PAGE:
Gets Social Media, Too

Filed in Social Media by Matt McGee on June 3, 2009 9 Comments

I’ve called the SEO-smartest retailer on the web before, and it’s pretty obvious they get social media, too. Internet Retailer explains how Amazon has gone out of its way to make its product pages more friendly for sharing on Twitter and other social sites:

An customer is tweeting with his Twitter followers about his favorite TV show, HBO’s vampire series “True Blood.” The first season was just released on DVD and he wants to let everyone know it’s out. The URL for the product page for the Blu-ray DVD set is 117 characters. This would leave the customer only 23 characters for a message.

However, the customer can copy and paste the Amazon Standard Identification Number (ASIN) after a shortened version of the retailer’s main URL and use that to link tweeters to the “True Blood” DVD box set. The Amazon-abbreviated URL for this product would be: This leaves him 121 characters, not a mere 23, to chat about the creatures of the night.

Pretty smart, don’t you think? When I wrote 7 Traits of a Social Media-Friendly Web Site, No. 2 on that list was about making it easy for your fans/customers to share your content, to spread it around to their network. It’s an absolute must in this day and age.

I know small businesses don’t have the same resources as, but that doesn’t mean you can’t learn from what they’re doing and find ways to apply it to what you do.

Comments (9)

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  1. Chris C Fox says:

    I don’t get this?

    How many customers know this?
    How many would be bothered to cut and paste in this manner?
    Aren’t there a whole host of services like that solve this problem much more easily and effectively?

  2. Matt McGee says:

    Think of it this way: If you’re on a product page at, you’ve got the ASIN number right in front of you. So, what’s easier:

    1) Taking that ASIN number and appending it to the end of, or

    2) Going to or tinyurl or whatever shortening site you prefer, and doing the cut and paste thing to make the short URL, then doing it again to get the shorter URL into your Twitter message.

    Seems to me #1 is easier, no? You never have to leave Amazon’s site to make the short URL, etc. Plus it’s better branding for Amazon if people see in a Twitter message and start to recognize that as an Amazon link.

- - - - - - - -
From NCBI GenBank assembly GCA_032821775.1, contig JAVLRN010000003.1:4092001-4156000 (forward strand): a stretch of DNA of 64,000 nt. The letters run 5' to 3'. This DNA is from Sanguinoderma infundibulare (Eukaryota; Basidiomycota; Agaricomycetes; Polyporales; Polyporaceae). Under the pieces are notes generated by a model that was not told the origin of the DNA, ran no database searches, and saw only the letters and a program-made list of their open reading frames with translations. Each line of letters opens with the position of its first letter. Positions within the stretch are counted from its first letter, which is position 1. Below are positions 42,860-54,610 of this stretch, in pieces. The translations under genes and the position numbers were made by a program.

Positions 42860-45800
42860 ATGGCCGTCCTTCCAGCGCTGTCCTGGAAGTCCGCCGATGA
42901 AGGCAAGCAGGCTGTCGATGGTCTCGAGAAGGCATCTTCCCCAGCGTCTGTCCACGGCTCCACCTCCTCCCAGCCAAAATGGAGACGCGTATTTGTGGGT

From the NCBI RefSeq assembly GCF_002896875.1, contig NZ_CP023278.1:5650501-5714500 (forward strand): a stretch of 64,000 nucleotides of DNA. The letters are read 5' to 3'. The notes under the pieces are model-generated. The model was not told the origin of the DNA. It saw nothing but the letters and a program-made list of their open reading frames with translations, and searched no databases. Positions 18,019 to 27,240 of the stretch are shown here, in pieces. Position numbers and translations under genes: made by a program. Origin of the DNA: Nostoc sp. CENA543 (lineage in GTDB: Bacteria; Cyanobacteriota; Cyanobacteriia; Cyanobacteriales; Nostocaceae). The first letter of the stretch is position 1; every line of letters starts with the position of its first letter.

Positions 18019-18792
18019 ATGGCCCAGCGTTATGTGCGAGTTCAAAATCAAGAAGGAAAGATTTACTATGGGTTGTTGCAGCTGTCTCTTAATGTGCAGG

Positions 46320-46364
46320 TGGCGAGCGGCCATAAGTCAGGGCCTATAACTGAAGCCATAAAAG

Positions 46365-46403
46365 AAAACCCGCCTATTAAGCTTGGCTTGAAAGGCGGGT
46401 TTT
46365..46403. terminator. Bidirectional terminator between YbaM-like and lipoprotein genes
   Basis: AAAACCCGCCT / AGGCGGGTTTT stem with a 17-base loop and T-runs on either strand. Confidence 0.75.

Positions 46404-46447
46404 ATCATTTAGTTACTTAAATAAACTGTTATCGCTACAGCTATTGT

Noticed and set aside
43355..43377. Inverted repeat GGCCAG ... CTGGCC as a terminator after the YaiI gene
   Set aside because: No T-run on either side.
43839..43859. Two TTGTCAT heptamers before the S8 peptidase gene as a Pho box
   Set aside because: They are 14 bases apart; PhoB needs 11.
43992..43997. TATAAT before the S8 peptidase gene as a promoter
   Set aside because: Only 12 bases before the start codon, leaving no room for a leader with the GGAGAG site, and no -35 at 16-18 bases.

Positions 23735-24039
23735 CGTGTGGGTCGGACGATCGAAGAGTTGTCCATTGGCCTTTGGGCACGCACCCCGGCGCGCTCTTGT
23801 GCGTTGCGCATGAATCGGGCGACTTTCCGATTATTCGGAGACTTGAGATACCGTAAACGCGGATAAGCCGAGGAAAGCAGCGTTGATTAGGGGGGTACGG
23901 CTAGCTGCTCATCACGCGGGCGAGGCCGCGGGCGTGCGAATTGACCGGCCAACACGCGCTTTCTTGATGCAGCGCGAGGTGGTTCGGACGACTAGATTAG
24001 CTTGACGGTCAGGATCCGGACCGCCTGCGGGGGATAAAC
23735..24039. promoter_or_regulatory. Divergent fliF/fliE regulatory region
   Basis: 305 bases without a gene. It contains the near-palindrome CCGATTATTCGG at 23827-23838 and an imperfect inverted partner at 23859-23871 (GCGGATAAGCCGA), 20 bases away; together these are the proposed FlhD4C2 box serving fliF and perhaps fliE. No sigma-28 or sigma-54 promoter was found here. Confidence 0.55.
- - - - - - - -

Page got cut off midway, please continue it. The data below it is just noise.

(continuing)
3. Chris Fox says:

    No, number 1 is not easier. What is easier is to use a bookmarklet to do it for you. The bookmarklet can do whatever you (or its developer want it to do). See for example the bookmarklet (or even better the Associates bookmarklet on my page at

    With that amount of power at the push of a button, who wants to go cutting and pasting.

    Now, I do take your point about the branding being stronger if you use your method.

    I’ve just done some checking, and do actually provide this level of integration (click on “share this” below “add to your wish list”) – at least for their main pages; I’ am not sure if they do it on their affiliate pages as I am not set up on However, (which I use), don’t appear to allow for this.

    So, I guess I’d agree with you that may getSocial Media, but appear not to.

    Anyway, hope you enjoy the bookmarklets – they really are a better way to work.

  4. Glen Allsopp says:

    Yeah, the first option is definitely easier, I think this is a good move on their part. Still a slight hassle, but nothing people would moan about.

    I can see a lot of other retailers wanting to adopt this method now.

  5. Mandy Bee says:

    I have to agree with Chris. If people are using and not some kind of desktop app to tweet, Amazon’s new shortened URLs are great. Most Twitter apps have built-in URL shorteners though, so it’s easier to just copy the whole URL from the browser and throw it in the app.

    If Amazon had these URLs right on the product pages to copy + paste from the site then I would rather use their shortened URLs vs another site’s.

  6. Jean-Paul says:

    Hi Matt,

    It is my first time to be on your blog.It is awesome!
    your post is very valuable for me and it is so nice to see that Amazon can be so creative with their marketing strategy

  7. Matt McGee says:

    Great conversation, thx gang.

    @Chris — I dare say the number of people who know what a bookmarklet is and actually use them is tiny. Certainly a small fraction of Amazon shoppers, less than 1%. I love bookmarklets and use them all the time, but let’s not kid ourselves into thinking they have mass usage in a scenario like this. I doubt Amazon is doing this to appeal to power users who know what bookmarklets are. But the average Amazon shopper who wants to put a URL on Facebook or Twitter and say something about it, too? This is great for that person.

    @Mandy — the desktop clients do have built-in shorteners, but you still have to put the long URL on your Tweet before you post, don’t you? That leaves you with less room to say something about the link you’re sharing. (Or maybe there are clients that shorten the URL before you post? I don’t know of any, but would love to hear which ones do.)

    @Jean-Paul – thanks.

  8. Chris Fox says:

    Agreed – great conversation – thanks for sparking it off.
    I use Tweetdeck and quite a lot – both shorten the URL before you post.

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